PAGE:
The USS Lynde McCormick (DDG-8) was the first vessel in the United States Navy to be named after the respected NATO commander Lynde D. McCormick. A Charles F. Adams-class destroyer, the ship was launched on July 28, 1959 and was fully commissioned on June 3, 1961. Built by the Defoe Shipbuilding Company which operated out of Bay City, Michigan, the massive destroyer was 437 feet long and weighed 3,277 tons. Two General Electric steam turbines and four Babcock and Wilcox 1,275 psi boilers formed her propulsion system. Her effective range was listed at 4,500 nautical miles at a constant 20 knots but she could go as fast as 33 knots.
She was one of the more advanced vessels of her time. She had an impressive array of sensors and processing systems. She was equipped with AN/SPS-39 3D air search radars, AN/SPG-53 gunfire control radar, AN/SPG-51 missile fire control radar and other sophisticated components. The Lynde McCormick was also loaded with a deadly arsenal. There were, for example, two dependable dual purpose 5”/54 caliber guns as her primary weapons. An ARSOC launcher was on standby against enemy submarines. Tartar missiles were also available for airborne threats.
Action in Vietnam
A battery of tests and exercises designed to gauge her missiles and anti-submarine capabilities prepared the ship and her crew for her first assignment in the Pacific. She joined the 7th Fleet and frequently trained with the other ships. She saw significant action during the Vietnam War, screening for aircraft carriers and conducting coastal exercises. She took some enemy fire but no significant damage was recorded. She would target enemy positions and supply lines during American operations. The ship then returned stateside in 1968.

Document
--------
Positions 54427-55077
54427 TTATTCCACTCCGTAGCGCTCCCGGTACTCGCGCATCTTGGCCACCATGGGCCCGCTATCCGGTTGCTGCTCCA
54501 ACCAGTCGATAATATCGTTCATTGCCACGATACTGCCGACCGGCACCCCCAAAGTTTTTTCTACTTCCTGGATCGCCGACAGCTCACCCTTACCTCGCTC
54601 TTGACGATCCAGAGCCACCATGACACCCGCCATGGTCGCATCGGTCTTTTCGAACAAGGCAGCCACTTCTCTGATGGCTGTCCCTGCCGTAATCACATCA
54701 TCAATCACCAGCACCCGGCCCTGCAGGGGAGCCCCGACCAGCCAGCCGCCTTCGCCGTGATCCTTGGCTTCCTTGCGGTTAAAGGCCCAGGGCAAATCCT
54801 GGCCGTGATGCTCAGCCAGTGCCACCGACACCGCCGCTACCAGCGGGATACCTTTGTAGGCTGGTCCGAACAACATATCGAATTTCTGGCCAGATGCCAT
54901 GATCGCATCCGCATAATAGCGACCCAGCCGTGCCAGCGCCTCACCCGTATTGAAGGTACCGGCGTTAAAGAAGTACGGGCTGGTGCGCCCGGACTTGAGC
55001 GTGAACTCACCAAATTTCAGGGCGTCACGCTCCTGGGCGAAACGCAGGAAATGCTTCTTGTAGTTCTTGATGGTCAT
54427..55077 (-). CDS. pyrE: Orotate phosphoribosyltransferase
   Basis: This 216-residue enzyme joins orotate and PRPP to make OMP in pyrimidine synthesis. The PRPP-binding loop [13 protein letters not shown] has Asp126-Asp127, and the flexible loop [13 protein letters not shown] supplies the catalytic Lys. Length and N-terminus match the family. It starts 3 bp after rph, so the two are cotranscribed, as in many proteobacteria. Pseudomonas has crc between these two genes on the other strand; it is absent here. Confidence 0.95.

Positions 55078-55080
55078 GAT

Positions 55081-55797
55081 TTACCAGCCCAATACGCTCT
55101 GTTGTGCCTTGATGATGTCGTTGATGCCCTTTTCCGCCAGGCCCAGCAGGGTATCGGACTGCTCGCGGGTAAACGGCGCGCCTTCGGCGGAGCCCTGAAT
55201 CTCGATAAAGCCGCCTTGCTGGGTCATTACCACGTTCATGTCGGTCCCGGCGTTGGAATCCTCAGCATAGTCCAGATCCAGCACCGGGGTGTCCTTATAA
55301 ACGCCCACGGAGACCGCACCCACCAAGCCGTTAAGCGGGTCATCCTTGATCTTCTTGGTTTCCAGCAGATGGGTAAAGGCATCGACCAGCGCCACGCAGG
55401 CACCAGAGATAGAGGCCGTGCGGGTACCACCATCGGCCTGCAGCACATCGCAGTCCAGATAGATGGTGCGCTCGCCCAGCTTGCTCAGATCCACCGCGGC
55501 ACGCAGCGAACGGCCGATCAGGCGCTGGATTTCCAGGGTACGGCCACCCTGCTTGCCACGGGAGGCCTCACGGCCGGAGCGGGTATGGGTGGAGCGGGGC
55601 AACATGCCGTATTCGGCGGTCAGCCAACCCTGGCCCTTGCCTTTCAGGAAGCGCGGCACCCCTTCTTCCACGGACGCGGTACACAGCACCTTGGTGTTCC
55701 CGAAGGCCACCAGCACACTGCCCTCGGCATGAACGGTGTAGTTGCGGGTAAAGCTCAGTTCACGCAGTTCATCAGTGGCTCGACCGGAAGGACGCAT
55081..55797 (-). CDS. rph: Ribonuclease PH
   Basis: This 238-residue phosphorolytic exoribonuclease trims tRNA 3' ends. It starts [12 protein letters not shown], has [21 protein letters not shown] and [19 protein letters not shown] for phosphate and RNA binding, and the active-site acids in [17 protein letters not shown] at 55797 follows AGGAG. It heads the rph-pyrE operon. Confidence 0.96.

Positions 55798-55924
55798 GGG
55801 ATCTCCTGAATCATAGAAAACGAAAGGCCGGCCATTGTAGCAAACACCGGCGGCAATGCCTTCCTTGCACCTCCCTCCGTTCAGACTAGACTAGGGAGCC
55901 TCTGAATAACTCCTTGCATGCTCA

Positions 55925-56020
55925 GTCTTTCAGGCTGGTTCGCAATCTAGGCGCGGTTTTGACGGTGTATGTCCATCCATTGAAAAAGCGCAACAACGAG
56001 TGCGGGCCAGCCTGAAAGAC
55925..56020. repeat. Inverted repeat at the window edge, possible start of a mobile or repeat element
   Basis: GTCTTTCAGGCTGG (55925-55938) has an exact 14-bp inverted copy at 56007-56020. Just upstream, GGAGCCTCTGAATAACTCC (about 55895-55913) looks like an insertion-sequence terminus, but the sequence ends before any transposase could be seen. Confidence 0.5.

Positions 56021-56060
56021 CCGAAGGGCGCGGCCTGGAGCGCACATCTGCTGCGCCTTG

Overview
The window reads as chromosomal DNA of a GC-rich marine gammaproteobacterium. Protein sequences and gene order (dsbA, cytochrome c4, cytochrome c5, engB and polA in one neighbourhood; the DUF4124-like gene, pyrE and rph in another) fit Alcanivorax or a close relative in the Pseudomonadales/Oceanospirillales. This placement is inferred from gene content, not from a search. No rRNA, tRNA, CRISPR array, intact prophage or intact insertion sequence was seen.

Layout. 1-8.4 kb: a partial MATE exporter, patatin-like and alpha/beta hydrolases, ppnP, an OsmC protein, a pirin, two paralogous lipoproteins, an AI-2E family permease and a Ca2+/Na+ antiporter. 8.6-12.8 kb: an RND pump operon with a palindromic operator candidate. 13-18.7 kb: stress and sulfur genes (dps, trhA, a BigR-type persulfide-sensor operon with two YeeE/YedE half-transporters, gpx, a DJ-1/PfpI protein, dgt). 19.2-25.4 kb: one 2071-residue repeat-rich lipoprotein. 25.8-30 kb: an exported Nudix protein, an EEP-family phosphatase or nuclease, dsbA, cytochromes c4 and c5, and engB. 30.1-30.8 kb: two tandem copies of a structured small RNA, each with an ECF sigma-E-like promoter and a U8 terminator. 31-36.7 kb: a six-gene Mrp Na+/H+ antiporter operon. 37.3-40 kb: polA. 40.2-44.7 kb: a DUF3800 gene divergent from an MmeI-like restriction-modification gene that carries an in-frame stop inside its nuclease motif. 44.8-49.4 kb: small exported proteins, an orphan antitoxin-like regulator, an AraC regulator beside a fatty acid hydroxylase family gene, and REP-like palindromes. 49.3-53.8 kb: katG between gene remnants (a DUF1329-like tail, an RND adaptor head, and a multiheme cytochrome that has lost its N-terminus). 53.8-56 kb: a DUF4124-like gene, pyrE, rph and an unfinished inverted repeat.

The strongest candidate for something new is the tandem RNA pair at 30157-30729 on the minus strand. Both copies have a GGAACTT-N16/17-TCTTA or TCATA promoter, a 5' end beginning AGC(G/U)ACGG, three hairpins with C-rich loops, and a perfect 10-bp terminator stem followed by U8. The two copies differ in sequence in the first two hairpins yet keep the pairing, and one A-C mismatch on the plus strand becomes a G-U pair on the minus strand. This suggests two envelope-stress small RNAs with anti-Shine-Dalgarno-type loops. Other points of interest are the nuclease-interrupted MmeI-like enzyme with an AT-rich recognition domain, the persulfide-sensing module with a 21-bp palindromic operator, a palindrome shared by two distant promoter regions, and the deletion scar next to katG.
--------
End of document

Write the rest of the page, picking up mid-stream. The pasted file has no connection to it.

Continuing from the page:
After the War
In 1983, the ship was ordered to sail towards Central America for some missions along the coast. Together with the contingent present in the area, they conducted flight and training operations in the waters off the coast Honduras, Nicaragua and El Salvador.
Five years later, the Lynde McCormick worked with ships of the 5th Fleet against Iranian Navy vessels. They went on several anti-mine sweeps and repulsed numbers of small boat attacks perpetrated by the Iranians. They left the and returned home without incurring any losses or damages. The ship itself was decommissioned on October 1, 1991. She served as a target ship and sank on February 14, 2001.
Asbestos in Navy Ships
Although an essential component of the naval fleet, especially during World War II, naval destroyers also pose a lasting health risk to soldiers serving on them. Unfortunately, products containing asbestos were common, especially on older ships, because of the material’s high resistance to heat and fire. Despite its value as an insulator, asbestos fiber intake can lead to several serious health consequences, including mesothelioma, a devastating cancer without cure. Current and former military personnel who came into contact with these ships should seek immediate medical attention in order to detect possible health consequences associated with asbestos exposure.